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High-Yielding Global Funds
06/24/2014 10:00 am EST
The driving force behind Briton Ryle’s The Wealth Advisory is to help long-term investors find dividend-paying investments that can be held through all market environments. Here, he looks at two high-yielding global funds.
Alpine Global Premier Property (AWP)
In the March 2014 issue, we raised our rating on the Alpine Global Premier fund to strong buy. The fund was trading around $7 at the time and still is.
But the chart looks very interesting. The price has been consolidating between $6.75 and $7.75 for a year now, and the range has been steadily decreasing.
This is “coiled spring” behavior. Of course, we can’t predict when the stock will move higher, but we can note that the breakout point is currently around $7.20 and the Net Asset Value of this fund has risen to $8.10, yet the shares have not really moved.
Emerging markets have recovered over the last few weeks, and that will benefit AWP. This fund gives us exposure to the US and Brazilian real estate markets. These two countries account for 49% of the fund’s $763 million in assets.
In 2008, as the financial crisis hit, Alpine Global was a $14 stock and paid around 10%. It currently pays 8.4% in monthly installments of $0.05.
We rate the Alpine Global Premier Property Fund to “strong buy” at current levels. Our price target is $11.
BlackRock Global Opportunities Fund (BOE)
The BlackRock Global Opportunities Fund is a leveraged fund. The manager sells individual stock options on the fund’s holdings to generate income.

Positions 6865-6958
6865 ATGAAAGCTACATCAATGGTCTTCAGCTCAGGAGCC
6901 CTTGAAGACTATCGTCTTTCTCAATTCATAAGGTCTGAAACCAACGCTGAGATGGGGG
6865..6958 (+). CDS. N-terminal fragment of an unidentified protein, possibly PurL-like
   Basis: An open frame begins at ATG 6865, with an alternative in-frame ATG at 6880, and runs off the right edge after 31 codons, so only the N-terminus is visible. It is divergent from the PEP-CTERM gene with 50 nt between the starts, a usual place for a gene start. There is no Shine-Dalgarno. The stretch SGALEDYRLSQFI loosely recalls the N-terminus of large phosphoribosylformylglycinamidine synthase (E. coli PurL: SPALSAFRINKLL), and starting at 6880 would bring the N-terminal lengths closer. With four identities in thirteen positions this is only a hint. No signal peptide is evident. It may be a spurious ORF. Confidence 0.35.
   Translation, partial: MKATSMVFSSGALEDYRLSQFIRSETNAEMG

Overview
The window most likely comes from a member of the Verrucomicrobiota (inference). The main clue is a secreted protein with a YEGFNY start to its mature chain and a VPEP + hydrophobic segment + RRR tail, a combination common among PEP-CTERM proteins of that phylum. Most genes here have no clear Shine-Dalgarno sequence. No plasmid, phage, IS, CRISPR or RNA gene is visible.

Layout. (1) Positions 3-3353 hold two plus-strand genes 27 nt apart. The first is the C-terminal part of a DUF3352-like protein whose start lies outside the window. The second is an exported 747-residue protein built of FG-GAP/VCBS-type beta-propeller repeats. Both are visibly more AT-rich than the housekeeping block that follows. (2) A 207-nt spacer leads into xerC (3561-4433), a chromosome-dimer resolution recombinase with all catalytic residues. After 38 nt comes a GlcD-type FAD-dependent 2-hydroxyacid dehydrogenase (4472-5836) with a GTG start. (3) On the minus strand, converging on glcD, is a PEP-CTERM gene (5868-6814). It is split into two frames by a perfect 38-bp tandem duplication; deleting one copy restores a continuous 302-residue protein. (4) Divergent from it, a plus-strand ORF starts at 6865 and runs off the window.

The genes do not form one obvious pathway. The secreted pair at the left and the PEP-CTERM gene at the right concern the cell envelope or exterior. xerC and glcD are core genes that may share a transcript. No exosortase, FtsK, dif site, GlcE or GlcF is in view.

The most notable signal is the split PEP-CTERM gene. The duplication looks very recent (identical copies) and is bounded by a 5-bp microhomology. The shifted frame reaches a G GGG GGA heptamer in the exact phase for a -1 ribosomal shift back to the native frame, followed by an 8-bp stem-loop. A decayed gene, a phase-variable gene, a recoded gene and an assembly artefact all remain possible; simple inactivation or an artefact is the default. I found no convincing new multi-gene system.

While this may sound like a risky strategy, what we’re really talking about is selling covered calls (which are “covered” by the fund’s holdings) or selling puts (which could result in advantageous entry points in a worst-case scenario).
78% of the fund is invested in large- and mega-cap stocks, and 43% of its holdings are in the US. The next biggest allocation is 10% for the UK.
From a sector perspective, its largest allocation is to financials, representing 21% of the fund’s assets. IT, Consumer Staples, and Consumer Discretionary each carry 11% allocations.
Net Asset Value has improved to $16.75. The discount to NAV for these shares has improved to 8%, though it has averaged 12%. The 52-week low for the NAV discount was 13.98%.
We expect the fund can continue to improve in price as investors get more comfortable with the thought that the dividend is not about to be cut again. We rate this fund a “buy” and are raising our 12-month target to $18 a share.
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